# Making a lat-lon reference plot¶

## Scott Wales, CLEX CMS¶

I’ve been helping out a few people with plots recently. I find setting plot limits to be a bit of a pain - I only do it occasionally, and generally if I want just a plot of Australia I’ll make a guess at the bounds, plot the coastlines and refine from there.

It would be handy for me to have a reference plot that I can easily look at to set bounds, so let’s make one with Cartopy!

I’m using our Anaconda environment on NCI’s VDI virtual desktop, which you can load by running

module use /g/data3/hh5/public/modules
jupyter notebook


To start out with I’ll load the libraries I need - today just pyplot and cartopy

%matplotlib inline
import matplotlib.pyplot as plt
import cartopy.crs as ccrs


Cartopy allows you to work with different map projections. You create a cartopy axis by adding a projection to a normal pyplot axis. Cartopy axes have a few special features, for instance you can easily add coastlines and background images.

I want to read off lat and lon coordinates, so I’ll use the Plate Carree projection - a regular lat-lon grid

ax = plt.axes(projection=ccrs.PlateCarree())
ax.set_global()
ax.coastlines()

<cartopy.mpl.feature_artist.FeatureArtist at 0x7f7e57238a20> Since I’m mainly interested in Australia let’s put that in the centre of the plot, which can be easily done with an argument to the projection.

Let’s also add some grid lines so that I can read co-ordinates. Remember range() produces a half-open interval, so I’ve increased the upper limit by a degree to get the top grid line

ax = plt.axes(projection=ccrs.PlateCarree(central_longitude=150))
ax.set_global()
ax.coastlines()
ax.gridlines(xlocs=range(-180,181,40), ylocs=range(-80,81,20),draw_labels=True)

<cartopy.mpl.gridliner.Gridliner at 0x7f7e57035278> The labels are a bit of a mess at around longitude 180 - looks like it’s added a label for both -180 and 180. This isn’t a big deal, just means we have to create the grid lines and the labels in two calls instead of one.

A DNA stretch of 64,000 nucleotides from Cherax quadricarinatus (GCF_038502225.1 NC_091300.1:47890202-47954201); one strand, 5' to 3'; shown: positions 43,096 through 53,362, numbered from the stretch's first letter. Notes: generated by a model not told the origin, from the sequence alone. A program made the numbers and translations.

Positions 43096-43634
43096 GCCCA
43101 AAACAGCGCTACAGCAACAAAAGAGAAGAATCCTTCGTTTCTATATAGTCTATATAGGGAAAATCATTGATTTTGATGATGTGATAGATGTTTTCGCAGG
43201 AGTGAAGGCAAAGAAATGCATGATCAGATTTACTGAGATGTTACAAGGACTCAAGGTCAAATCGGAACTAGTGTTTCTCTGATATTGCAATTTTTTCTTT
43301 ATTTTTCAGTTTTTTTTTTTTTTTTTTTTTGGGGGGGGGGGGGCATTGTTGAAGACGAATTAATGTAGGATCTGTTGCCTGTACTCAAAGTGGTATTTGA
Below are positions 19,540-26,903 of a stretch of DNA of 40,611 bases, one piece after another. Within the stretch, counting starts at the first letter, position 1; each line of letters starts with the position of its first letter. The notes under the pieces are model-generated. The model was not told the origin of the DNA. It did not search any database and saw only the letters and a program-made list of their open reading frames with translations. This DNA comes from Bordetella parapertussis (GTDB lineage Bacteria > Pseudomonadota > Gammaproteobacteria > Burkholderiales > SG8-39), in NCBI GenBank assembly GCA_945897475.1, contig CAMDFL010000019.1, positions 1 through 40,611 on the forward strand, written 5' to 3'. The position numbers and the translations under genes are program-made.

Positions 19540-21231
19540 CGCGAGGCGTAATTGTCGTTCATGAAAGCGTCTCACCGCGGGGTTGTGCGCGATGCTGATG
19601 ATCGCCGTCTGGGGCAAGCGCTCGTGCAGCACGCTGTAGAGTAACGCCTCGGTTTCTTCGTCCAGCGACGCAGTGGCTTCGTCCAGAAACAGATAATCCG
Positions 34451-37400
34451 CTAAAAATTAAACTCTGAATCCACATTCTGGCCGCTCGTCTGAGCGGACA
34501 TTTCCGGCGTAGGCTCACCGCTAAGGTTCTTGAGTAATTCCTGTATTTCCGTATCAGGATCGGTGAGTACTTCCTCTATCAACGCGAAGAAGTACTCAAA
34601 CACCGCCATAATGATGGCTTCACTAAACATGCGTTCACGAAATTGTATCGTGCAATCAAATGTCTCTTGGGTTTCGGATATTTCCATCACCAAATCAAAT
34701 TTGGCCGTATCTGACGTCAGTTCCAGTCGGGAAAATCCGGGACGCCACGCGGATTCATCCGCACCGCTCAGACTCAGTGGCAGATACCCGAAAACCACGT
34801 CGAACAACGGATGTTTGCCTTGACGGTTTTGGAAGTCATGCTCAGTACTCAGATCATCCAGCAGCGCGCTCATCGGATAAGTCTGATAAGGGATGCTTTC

Let’s also add the tropics just as an exercise in making different line styles

ax = plt.axes(projection=ccrs.PlateCarree(central_longitude=150))
ax.set_global()
ax.coastlines()
ax.gridlines(xlocs=range(-180,181,40), ylocs=range(-80,81,20),draw_labels=False)
ax.gridlines(xlocs=range(-140,181,40), ylocs=range(-80,81,20),draw_labels=True)

tropics = ax.gridlines(ylocs=[-66.5,-23.43691,23.43691,66.5],draw_labels=False,
linewidth=2, linestyle='--', edgecolor='dimgrey')
tropics.xlines=False Doesn’t look too bad. Before we print it out let’s bump up the figure size and use some higher resolution coastlines.

Funnily enough Cartopy doesn’t let us add labels to the axes, but we can use Pyplot’s text() function manually

fig = plt.figure(figsize=(15,10))
ax = plt.axes(projection=ccrs.PlateCarree(central_longitude=150))
ax.set_global()
ax.coastlines(resolution='50m')
ax.gridlines(xlocs=range(-180,181,20), ylocs=range(-80,81,20),draw_labels=False)
ax.gridlines(xlocs=range(-160,181,20), ylocs=range(-80,81,20),draw_labels=True)
tropics = ax.gridlines(ylocs=[-66.5,-23.43691,23.43691,66.5],draw_labels=False,linewidth=2,linestyle='--', edgecolor='dimgrey')
tropics.xlines=False

ax.text(0,-0.07,'Longitude', transform=ax.transAxes, ha='left')
ax.text(-0.05,0,'Latitude', transform=ax.transAxes, rotation='vertical', va='bottom')
plt.savefig('world.pdf') Now when I need to set a plot location I can just glance at the picture on my wall, no need to guess!

ax = plt.axes(projection=ccrs.InterruptedGoodeHomolosine())
ax.coastlines()
ax.set_extent([-170,-50,0,90])